Eunice Lucero-Lee is the Beauty Channel Editor for woman&home. A lifelong creative writer and beautyphile, she graduated from De La Salle University in 2002 and was hired a year later to front all beauty coverage for Pink Magazine, a teen lifestyle publication, after submitting a page-long thesis on why Stila was the best brand to come out of the Aughts. She was hired an hour later. 


Her writing—which has since then expanded to cover pop culture and astrology, both equal passions—led her to spearheading columns in Chalk Magazine, K-Mag, Metro Working Mom, and SugarSugar Magazine. Upon receiving her stripes at New York University’s Summer Publishing Institute in 2008 she was immediately headhunted to work as the Beauty Editor, thereafter Managing Editor of Stylebible.ph, the digital home of Preview, the Philippines’ best-selling fashion magazine, where she also did double-duty as Associate Editor of the print edition.


It was during this stint that the hallyu wave started taking hold and when she was tapped to co-found Sparkling, Asia’s first-ever English K-Pop print magazine. Originally planned as a one-off, the project became a runaway hit and saw her taking Korean classes on the weekends for three years, as she found herself frustrated by the lack of breadth translators provided for celebrity profile coverage. She was Editor-in-Chief until her move to New York in 2013. The now-iconic magazine has remained in publication since 2009 due to massive fan support.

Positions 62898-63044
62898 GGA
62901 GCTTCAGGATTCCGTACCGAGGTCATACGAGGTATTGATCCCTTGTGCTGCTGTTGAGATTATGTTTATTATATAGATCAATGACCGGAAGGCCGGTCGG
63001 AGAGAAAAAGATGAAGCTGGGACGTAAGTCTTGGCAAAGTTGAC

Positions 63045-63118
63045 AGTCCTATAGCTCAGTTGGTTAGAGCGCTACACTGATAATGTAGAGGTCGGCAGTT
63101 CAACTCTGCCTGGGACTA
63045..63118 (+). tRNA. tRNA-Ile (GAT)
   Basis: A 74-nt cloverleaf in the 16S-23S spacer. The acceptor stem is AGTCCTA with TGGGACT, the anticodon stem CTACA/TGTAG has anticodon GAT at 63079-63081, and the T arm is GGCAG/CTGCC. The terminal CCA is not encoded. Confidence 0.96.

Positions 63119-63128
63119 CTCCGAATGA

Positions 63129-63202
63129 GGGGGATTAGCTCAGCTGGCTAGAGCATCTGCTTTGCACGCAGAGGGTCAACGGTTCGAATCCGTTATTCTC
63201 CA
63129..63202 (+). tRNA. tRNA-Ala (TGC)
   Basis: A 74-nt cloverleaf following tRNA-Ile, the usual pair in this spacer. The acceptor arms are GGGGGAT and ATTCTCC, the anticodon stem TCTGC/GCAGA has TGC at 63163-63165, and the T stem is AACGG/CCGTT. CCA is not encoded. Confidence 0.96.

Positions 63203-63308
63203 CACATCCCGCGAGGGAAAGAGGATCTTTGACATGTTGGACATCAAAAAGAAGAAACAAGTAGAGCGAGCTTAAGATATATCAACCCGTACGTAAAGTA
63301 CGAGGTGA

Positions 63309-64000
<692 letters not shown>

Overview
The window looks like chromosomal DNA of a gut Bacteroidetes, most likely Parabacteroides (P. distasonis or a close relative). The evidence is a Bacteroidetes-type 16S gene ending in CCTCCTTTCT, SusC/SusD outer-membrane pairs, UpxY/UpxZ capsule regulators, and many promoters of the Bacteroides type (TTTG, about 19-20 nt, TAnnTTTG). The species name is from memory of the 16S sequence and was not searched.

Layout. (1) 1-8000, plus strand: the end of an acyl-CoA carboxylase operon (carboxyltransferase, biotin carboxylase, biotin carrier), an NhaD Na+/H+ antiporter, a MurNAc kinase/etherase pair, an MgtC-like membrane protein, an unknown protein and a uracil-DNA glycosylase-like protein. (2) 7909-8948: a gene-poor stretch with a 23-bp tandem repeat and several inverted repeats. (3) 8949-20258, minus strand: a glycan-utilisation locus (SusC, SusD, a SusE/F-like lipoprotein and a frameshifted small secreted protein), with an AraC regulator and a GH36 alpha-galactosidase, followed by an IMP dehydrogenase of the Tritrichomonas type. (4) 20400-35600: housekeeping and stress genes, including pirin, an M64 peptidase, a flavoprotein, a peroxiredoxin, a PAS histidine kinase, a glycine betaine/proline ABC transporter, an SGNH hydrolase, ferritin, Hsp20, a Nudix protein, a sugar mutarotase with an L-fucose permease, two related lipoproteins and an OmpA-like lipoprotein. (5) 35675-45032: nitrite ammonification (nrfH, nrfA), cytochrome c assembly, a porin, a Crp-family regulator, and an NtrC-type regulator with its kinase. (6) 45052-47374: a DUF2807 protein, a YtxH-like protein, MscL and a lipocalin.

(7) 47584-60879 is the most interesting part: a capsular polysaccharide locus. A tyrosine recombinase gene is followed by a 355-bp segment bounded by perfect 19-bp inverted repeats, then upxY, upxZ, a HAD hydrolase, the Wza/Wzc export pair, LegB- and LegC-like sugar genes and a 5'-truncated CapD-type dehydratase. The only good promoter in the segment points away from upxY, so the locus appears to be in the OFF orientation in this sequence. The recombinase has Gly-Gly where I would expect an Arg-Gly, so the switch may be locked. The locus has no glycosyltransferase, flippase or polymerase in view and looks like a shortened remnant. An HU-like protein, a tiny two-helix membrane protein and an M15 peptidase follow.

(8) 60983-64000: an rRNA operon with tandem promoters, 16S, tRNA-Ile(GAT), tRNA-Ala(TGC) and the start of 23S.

A beauty, astrology, and pop culture obsessive and insider for over 18 years, Eunice is an internationally published editor (and now certified astrologer) whose work has been featured in publications such as Cosmopolitan, Esquire, and The Numinous, among many others. The former Editor-in-Chief of All Things Hair and a (very) proud cat mom, she spends her time in Manhattan figuring out the correct Pilates-to-sushi ratio, obsessing over celebrity natal charts, luxury skincare, and Scandi-noir crime procedurals, as well as finding the perfect K-Pop vid to save the day. She can still order drinks perfectly in Korean. Find her on Instagram @eunichiban.